Brooklyn restaurants are closing one after another due to a surge in contamination, queues to get tested are growing: New York fears it will relive the nightmare of 2020, when the city was the world’s epicenter of the COVID-19 epidemic.
On Saturday evening, New York State, the fourth most populous in the country with some 20 million inhabitants, announced for the second consecutive day a record of positive cases for the coronavirus, with nearly 22,000 infections.
In Brooklyn, since the end of the week, in fashionable Greenpoint, more than a dozen bars and restaurants have temporarily lowered the curtain after sudden cases among their employees or customers.
Near McCarren Park, about 30 people line up in front of a parked medical van that offers rapid tests.
“It looks a lot like March 2020,” blows Spencer Reiter, 27, a resident of the neighborhood, working in finance and coming to be tested with his friend Katie Connolly, a student, because their friends are positive for COVID-19.
” Really crazy ”
“Seeing these lines (…) it’s as if everything was starting over again,” he told AFPTV, his partner finding “that really crazy”.
It must be said that New York was brought to its knees by the first wave of the pandemic in the spring of 2020.
The megalopolis of 8.5 million inhabitants, long nicknamed “the city that never sleeps”, had been completely deserted for weeks, like in a science fiction film.
The immense avenues of Manhattan were animated only by the anxiety-provoking sirens of the emergency services, with overwhelmed hospitals and morgues forced to store the bodies of victims in refrigerated trucks.
At least 34,000 New Yorkers have lost their lives since the spring of 2020 and the city, especially Manhattan, has never really regained its legendary effervescence before the health crisis.
” Back to square one ”
“We are in fact back to square one, maybe even much worse” than in March 2020, alarms Jolanta Czerlanis, a 54-year-old Polish woman, who came to be tested because she felt some symptoms.
“It is very scary and it is very worrying because we hoped that it would get better”, says this employee in the restaurant.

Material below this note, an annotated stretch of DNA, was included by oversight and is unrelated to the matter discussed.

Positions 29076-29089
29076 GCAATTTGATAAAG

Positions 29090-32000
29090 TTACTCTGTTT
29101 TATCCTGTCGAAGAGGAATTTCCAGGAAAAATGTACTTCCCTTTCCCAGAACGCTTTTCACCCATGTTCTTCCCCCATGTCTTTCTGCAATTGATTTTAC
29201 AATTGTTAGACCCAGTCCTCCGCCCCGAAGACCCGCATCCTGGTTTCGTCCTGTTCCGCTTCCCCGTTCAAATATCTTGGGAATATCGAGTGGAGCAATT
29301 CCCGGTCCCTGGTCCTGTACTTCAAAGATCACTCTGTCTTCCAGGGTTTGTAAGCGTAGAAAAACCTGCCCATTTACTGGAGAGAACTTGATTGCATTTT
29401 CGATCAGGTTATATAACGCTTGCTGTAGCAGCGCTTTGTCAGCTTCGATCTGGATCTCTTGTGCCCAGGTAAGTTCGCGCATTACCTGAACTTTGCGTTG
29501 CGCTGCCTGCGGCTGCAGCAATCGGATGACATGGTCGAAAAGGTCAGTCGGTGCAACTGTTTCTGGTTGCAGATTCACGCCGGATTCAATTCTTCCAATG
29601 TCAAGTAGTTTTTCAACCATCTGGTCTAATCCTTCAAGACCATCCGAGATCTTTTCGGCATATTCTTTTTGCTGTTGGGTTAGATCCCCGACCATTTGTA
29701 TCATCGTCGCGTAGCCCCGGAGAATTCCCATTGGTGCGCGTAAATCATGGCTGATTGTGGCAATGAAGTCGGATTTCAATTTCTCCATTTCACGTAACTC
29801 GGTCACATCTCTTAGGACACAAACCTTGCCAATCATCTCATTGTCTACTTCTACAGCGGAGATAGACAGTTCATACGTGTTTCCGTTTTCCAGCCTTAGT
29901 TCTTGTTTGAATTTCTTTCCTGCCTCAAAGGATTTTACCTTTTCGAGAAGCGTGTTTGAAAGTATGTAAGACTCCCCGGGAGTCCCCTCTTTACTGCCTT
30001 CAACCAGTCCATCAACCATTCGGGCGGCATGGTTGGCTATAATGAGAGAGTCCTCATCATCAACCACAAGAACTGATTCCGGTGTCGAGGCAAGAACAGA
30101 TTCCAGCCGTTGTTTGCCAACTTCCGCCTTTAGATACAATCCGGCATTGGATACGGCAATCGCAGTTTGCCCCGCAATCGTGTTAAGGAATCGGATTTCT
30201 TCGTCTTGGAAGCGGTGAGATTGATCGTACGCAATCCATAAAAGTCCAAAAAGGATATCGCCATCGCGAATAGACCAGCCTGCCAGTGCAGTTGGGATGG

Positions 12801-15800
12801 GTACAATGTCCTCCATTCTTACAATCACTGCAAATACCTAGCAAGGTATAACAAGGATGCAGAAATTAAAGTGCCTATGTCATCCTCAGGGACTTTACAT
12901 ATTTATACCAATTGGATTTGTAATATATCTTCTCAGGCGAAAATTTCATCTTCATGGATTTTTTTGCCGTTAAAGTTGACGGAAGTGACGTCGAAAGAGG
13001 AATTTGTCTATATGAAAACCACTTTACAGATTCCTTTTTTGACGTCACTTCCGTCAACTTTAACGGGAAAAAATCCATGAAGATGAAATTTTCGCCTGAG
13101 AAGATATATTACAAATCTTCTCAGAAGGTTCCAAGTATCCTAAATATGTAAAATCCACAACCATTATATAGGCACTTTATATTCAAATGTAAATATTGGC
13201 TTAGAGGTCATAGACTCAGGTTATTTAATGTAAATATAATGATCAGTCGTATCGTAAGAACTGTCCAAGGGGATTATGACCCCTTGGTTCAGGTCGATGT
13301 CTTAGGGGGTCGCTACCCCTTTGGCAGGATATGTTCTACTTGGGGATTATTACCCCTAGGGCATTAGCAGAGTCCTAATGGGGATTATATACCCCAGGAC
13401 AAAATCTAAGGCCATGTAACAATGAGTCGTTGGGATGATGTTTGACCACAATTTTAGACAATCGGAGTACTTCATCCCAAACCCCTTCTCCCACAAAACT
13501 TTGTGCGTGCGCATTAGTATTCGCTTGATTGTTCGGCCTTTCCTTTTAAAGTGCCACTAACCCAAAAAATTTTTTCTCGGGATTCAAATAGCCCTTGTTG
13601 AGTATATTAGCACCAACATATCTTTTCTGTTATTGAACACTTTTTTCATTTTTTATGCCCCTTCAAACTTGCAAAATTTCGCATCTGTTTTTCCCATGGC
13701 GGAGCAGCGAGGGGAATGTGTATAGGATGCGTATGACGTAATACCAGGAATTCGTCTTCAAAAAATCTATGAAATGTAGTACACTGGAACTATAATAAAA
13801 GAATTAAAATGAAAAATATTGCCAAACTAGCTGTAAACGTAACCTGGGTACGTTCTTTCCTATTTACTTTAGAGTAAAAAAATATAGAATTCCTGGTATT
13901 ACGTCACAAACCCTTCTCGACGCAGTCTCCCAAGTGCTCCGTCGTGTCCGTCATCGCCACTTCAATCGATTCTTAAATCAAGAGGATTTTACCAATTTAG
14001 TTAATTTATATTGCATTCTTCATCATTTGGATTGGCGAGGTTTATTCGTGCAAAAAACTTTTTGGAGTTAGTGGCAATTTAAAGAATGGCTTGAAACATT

And nervousness has gained the United States over the very rapid spread of the Omicron variant of Covid-19. President Joe Biden on Thursday predicted a “winter of serious illness and death” for unvaccinated people.
On December 1, the number of daily new cases nationwide was on average 86,000; on December 14, it was 117,000, an increase of about 35% in two weeks. And in the country officially the most bereaved in the world by this pandemic, the death toll from Covid-19 has exceeded 800,000 on Tuesday since 2020, according to the report from Johns Hopkins University.
The variant “Omicron has arrived”, also notes New York Mayor Bill de Blasio.
“We have to admit it: he is moving very quickly and we have to be faster,” the democratic councilor told CNN on Friday, a few days before his handover on January 1 with his elected successor, Eric Adams.
Mr. de Blasio imposed compulsory vaccination on municipal officials, as well as from December 27, in principle, on the entire private sector, ie 184,000 businesses and businesses. But nothing says Mr. Adams will enforce this decision.
Panic on Broadway
Just before Christmas, while New York awaited the return of its tourists, panic in the famous theater and musical district of Broadway where the cancellations of performances are increasing, because of positive cases within the troops.
Last victim Friday evening, the next four shows of the “Rockettes” at Radio City Music Hall were canceled due to “the growing difficulties of the pandemic”, according to the production.
As for the musical “Hamilton”, it was canceled without warning Thursday evening: “We really came by plane for a day only to see + Hamilton”, protested annoyed in front of AFPTV Dara and Myron Abston, a couple from Michigan.
And Saturday night, at Manhattan’s Rockefeller Plaza, the famous entertainment show Saturday Night Live announced that it would be shot without an audience and with a small crew.
Edouard Massih, who runs a Lebanese grocery store in Brooklyn, remains open for the moment, but he fears that this wave of COVID-19 will cause a new exodus of inhabitants to the north of New York, in green and upscale suburbs, as was the case in 2020 when the island of Manhattan emptied.